Certain events in our lives allow us to jump up one level of being. Those are events that are not only significant at the level of our immediate psychology, but also at the level of our stories. The first day at a new job, the day of our wedding, the day of an accident, etc. Those kinds of events mark important points in our stories, and those stories in turn shape our daily lives. Jordan Peterson is excellent at showing this psychologically. We need an aim to perceive anything at all. There are simply too many details in the world and we need to constrain that multiplicity down to something manageable to actually see. Our purposes, i.e., the goals of our stories, serve as such constraints on the multiplicity standing before our eyes.
As a consequence, the better and clearer our stories, the clearer we see and the better our daily lives go. For the couple practicing NFP, the powerful experience at the psychological level of the sexual union has important repercussions at this narrative level. Because sexual union without contraceptives carries with it the seriousness we discussed above, it makes you jump into a narrative. It reinforces your narrative as a responsible and dedicated spouse and parent. It also creates a strong narrative for the whole couple itself. Sexual union for the couple practicing NFP is not just about instant pleasure, it’s about long-term commitment. It makes you jump from your daily affairs into your life-long story.
Let me stress this, because the idea of jumping layers of being may not be obvious to people not already familiar with symbolic thinking. It’s not just that, before every sexual union, the couple has to consider the whole narrative of the family, since you cannot simply rely on contraception to avoid pregnancies. It’s also that this very narrative echoes and is reinforced during the sexual act itself. Through sexual union, your spouse and you participate in and invigorate your family narrative. Is the home large enough for another potential child? Plans to move? Do I trust my wife enough to raise a child with her? Am I willing to sacrifice myself to my spouse and offspring? Etc. All of those questions are in the minds of the spouses during sexual union, reinforcing their shared narrative. Accordingly, NFP really prevents you from remaining in a contraceptive induced idleness.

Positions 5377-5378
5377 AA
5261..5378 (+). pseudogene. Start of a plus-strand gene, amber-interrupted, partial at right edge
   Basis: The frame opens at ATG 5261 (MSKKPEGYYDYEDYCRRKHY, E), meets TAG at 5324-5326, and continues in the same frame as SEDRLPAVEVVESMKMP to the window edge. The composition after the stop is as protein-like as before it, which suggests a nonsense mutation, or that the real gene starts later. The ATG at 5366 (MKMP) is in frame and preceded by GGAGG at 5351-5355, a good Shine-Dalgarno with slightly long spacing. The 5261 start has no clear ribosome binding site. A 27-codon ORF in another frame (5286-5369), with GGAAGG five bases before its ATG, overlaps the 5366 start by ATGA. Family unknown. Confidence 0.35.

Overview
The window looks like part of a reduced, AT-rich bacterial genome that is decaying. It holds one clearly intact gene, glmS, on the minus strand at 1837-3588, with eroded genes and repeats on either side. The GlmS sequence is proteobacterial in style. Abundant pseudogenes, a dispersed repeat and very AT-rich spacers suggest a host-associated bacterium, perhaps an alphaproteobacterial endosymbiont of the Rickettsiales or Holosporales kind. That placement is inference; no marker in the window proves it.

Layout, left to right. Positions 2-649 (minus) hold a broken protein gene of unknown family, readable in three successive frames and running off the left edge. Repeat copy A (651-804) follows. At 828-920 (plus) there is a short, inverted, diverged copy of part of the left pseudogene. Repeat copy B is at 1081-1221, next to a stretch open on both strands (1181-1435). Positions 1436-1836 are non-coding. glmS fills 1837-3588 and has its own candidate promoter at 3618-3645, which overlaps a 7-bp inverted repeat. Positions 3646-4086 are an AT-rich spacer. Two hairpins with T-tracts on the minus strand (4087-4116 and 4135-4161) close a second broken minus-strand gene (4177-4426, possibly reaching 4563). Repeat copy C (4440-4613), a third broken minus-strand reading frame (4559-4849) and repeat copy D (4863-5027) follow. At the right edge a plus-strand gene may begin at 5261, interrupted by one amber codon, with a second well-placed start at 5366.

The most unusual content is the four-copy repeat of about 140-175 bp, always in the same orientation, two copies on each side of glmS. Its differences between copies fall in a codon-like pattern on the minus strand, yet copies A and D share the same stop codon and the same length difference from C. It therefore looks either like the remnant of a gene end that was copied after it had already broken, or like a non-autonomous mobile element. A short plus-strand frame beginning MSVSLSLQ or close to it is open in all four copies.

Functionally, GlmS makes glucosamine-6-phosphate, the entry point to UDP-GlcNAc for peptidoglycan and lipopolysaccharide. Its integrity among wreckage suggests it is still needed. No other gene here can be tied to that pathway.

This also means that serious couples practicing NFP typically don’t wait too long before getting married and embarking on a thoroughly considered narrative. If sexual union is such a serious business for a married couple, it’s of course unthinkable for an unmarried couple. This has a very powerful impact on men especially, who have to make themselves attractive to a spouse and commit to married life with her. Indeed, without contraceptives, a woman won’t give herself to a man without being sure that this man is virtuous, dedicated and can handle having a family. Thus, men can’t remain in their basement. They really have to try and become men worth marrying, and then men worth staying married to, or it’s continued abstinence for them.
Another way to put it is that NFP allows women to demand a lot from men, and that’s good news for men. We all too often need very concrete motivators, such as the possibility for sexual relations, to motivate ourselves. The impact of this factor cannot be underestimated. Young men used to have direct incentive through the possibility of sexual union to apply themselves in learning real contributory skills in business, community, etc. Now, they flock to so-called pick-up artists, where they learn the art of seduction without consequence, of pleasure without narrative, made possible by women willing to use contraceptives. If the pill allows women to be superficial, it means that men can become attractive only superficially; become a playboy, not a real productive member of society.
Another thing is that, in practice, ,divorce rates are lower for couples who practice NFP than for those who use contraceptive methods. Now, we should not confuse causation with correlation, and there is definitely disagreement in the (fairly sparse) literature on the subject, but after what we said above, I think we can certainly expect that NFP decreases divorce rates. If every sexual union becomes imbued with deep psychological and narrative significance, the couple who practices NFP has bonded far more closely than the one that did not, and their narrative as a couple is far stronger. And stronger narratives survive longer.